Goverment’s decision to challenge High Court ruling causes further confusion for solar industry
The solar industry has been left in limbo after the government decided to appeal a High Court ruling that said its timetable for cutting the feed-in tariff for solar electricity was illegal.
Last month a High Court judge ruled that the government’s proposal to halve the FITs for solar electricity from April 2012 for installations completed after 12 December last year was illegal because it pre-dated the end of the consultation on the plans on 23 December.
This appeal is throwing further confusion into the industry
Daniel Green, Homesun
But today the government lodged an appeal of the decision with the Court of Appeal and a decision on whether the government will be granted permission to appeal is expected imminently.
Daniel Green, chief executive of HomeSun, one of the solar firms which brought the legal challenge to the government’s consultation, said: “The whole FITs debacle is being compounded by this appeal because it’s throwing further confusion into the industry it’s supposed to be giving clarity to.”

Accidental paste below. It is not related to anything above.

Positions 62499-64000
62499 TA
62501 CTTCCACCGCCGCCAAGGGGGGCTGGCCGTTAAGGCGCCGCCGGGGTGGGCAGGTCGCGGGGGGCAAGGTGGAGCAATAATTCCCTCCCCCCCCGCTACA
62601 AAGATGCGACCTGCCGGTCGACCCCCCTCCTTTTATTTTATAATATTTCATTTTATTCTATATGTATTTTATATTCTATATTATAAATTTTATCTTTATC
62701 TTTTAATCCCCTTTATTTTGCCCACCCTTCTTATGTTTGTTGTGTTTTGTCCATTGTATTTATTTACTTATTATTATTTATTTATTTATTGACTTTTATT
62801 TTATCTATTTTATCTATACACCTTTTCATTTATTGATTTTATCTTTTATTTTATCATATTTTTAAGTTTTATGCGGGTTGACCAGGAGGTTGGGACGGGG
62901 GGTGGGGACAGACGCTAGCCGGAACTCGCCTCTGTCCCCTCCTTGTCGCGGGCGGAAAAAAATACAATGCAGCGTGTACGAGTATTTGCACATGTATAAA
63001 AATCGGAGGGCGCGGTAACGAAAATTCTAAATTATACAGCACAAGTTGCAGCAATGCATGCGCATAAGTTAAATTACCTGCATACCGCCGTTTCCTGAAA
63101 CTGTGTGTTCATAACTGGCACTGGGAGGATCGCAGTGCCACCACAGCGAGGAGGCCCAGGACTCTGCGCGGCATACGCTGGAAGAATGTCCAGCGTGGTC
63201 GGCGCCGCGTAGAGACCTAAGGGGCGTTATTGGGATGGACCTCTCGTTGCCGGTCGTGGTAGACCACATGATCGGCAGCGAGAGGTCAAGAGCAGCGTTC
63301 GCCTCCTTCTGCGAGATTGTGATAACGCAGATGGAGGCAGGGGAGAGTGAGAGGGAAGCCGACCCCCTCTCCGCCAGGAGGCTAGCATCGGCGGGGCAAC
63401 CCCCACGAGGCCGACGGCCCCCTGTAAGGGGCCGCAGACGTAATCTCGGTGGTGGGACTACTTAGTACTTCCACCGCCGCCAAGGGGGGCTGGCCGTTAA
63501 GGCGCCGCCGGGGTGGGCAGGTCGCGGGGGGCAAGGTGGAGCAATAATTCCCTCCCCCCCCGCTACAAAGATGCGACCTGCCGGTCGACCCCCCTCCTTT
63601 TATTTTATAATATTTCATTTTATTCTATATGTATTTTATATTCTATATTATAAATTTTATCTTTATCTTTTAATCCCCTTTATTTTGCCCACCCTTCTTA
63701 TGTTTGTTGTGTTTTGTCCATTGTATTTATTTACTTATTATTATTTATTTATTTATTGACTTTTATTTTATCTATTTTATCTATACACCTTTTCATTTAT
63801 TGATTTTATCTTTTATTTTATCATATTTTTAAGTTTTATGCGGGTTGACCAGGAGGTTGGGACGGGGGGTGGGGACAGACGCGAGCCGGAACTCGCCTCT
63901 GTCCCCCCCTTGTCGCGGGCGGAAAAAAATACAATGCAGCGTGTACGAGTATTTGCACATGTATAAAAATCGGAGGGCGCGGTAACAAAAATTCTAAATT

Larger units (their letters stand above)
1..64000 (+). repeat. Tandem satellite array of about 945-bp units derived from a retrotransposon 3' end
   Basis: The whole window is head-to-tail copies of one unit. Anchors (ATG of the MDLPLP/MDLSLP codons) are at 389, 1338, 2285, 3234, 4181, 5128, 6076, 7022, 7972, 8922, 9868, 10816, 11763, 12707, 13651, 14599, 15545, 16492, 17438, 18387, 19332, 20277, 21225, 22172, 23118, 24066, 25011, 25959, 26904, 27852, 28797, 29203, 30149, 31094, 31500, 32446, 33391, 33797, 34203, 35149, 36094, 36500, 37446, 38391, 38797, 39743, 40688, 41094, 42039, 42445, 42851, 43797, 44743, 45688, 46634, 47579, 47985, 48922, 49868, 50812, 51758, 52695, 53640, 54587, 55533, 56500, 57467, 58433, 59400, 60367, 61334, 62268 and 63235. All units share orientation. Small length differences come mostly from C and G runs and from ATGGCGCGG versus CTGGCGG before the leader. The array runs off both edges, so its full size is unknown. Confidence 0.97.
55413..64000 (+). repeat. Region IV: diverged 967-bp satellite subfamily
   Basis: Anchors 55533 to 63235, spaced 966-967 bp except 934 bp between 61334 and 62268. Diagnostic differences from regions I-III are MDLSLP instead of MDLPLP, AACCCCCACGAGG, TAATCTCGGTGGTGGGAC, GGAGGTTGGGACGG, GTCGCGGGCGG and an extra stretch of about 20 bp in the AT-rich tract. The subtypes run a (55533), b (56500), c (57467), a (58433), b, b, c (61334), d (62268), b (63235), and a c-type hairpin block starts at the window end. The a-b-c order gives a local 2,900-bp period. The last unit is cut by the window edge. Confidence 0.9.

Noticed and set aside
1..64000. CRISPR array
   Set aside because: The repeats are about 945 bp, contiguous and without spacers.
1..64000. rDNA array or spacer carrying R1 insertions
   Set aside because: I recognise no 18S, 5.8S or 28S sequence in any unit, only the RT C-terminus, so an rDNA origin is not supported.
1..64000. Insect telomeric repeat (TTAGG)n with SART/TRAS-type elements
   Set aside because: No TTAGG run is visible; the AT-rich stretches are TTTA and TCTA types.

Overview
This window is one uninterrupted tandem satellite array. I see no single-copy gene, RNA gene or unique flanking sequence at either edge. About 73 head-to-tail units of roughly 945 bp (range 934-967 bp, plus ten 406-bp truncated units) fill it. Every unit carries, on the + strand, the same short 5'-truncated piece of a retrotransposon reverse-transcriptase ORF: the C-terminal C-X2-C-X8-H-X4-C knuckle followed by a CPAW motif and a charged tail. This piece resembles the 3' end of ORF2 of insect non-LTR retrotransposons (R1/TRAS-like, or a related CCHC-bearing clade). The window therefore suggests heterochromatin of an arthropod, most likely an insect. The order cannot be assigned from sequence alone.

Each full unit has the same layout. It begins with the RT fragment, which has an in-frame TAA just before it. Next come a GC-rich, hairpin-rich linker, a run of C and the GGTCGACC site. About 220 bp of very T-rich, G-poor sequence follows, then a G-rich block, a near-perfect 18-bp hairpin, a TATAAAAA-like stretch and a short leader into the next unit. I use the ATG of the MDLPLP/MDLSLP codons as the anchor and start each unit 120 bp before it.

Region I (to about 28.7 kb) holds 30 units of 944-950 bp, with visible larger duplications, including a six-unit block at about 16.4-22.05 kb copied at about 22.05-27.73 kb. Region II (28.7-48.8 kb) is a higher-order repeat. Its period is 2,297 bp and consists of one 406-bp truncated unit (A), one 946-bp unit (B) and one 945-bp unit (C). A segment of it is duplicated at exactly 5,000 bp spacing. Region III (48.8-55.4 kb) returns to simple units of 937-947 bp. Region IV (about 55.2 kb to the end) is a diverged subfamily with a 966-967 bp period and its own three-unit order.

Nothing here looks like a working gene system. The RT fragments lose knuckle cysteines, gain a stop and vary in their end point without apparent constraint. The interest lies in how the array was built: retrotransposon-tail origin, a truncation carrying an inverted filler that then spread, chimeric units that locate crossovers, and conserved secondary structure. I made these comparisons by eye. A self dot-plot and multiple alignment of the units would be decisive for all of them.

Green said that because existing clients rushed forward installations to meet the 12 December deadline and new clients were waiting to see the outcome of the court case, there was now a shortage of work.
David Hawkins, director of solar panel supplier and installer Solar Europa, said several of his public sector clients were now reconsidering deals which could have been signed already in the hope of getting a greater level of return from the tariff.
“Some of the financial models which the housing associations were offered were quite substantial at the higher rate,” he said.
Contractor Carillion, which Building revealed has put 4,500 staff on notice of redundancy in response to the FITs cuts, said it would press on with downsizing its energy services division because the government could still reduce the FITs by April even if its appeal is unsuccessful.